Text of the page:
Warp (damage)

From MediaWiki

Mechanical deterioration “caused by distortion, such as a bend or curve, in a rigid or semi-rigid material.”(CCI, 1994) A structural distortion of the support that has become twisted, turned or bent out of shape and is no longer flat or in plane. (The Fine Arts Conservancy, Glossary)

Unknown artist, untitledcityscape, acrylic on masonite, ca. 1990, 9.5 x 7.5 inches. The painting support has warped and is no longer in plane causing the gap between the top edge of the painting and the rabbet of the frame.
Unknown artist, untitled floral scene with bird and decorative patterns, Chinese hand cut paper, ca.1990, 6 x 9 inches. The paper has warped so that it no longer forms a rectangle with straight edges or 90 degree angles at the corners also causing distortion of the image in the center.

Related Terms[edit | edit source]

Deformation,distortion, in-plane, planar distortion, bend, cradle

Synonyms in English[edit | edit source]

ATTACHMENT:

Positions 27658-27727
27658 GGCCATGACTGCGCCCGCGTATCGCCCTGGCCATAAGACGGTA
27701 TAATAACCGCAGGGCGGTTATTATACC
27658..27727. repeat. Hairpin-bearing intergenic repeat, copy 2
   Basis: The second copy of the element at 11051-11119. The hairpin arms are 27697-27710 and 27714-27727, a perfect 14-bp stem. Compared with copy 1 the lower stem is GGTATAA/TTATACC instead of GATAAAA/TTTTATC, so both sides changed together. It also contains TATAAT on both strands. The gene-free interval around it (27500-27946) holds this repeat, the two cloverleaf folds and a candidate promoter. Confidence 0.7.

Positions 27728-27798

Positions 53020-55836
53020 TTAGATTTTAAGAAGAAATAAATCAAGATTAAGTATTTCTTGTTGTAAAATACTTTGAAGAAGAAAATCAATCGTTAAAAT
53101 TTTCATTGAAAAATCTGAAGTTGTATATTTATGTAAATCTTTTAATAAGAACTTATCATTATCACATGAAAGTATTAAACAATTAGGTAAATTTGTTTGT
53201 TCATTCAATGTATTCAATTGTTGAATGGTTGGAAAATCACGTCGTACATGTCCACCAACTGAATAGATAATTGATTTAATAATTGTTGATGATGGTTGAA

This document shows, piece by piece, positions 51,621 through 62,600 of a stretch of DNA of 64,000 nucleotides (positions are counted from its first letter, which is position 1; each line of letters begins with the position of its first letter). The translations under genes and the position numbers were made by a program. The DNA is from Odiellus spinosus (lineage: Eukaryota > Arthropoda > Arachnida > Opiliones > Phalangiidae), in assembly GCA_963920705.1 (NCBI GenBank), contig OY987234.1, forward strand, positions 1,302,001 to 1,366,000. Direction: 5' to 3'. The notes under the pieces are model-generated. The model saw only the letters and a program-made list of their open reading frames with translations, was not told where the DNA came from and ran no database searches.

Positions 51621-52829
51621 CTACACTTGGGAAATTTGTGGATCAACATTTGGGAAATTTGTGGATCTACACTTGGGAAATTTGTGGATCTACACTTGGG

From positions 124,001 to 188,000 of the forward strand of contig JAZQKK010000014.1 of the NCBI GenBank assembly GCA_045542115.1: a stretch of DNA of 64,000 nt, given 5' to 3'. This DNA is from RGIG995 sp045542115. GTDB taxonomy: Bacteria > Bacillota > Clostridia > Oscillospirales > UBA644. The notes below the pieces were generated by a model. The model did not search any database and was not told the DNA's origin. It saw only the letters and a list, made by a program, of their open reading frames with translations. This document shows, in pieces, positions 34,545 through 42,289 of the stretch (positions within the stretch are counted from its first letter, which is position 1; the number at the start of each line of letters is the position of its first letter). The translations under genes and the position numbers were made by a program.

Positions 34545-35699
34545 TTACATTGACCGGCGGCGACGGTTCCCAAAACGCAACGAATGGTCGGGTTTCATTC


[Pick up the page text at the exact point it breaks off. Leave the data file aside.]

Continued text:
Deformation, distortion

Translation[edit | edit source]

English warp
French chaine
Spanish urdimbre
Portuguese urdidura
Italian ordito
German kette
Arabic انفتل
Chinese (Traditional) 變形

Discussion[edit | edit source]

Not to be confused with the definition of warp for textiles referring to "the longitudinal threads of a tapestry." (Lennard and Hayward, 2006)

Different kinds of warps include cupping, bowing, crook, longitudinal, transverse, and twist. Cupping for wood based objects refers to deformation across the width of an object. It is most often seen on wide, unsupported or unrestrained sections of wood. (NPS, 2002) For the purposes of the definition cupping is not to be confused with the concave flaking of paint layers, also known as cleavage. (National Services Te Paerangi, 2010) Bowing refers to a singe curved distortion to an object's flatness along its length. Crook is "the departure from end to end straightness along the edge" of an object. (Hoadley, 1995) Longitudinal warp occurs when the object distorts along its grain. Twist refers to warping where all "four corners of a flat face do not lie in the same plane." (Hoadley, 1995)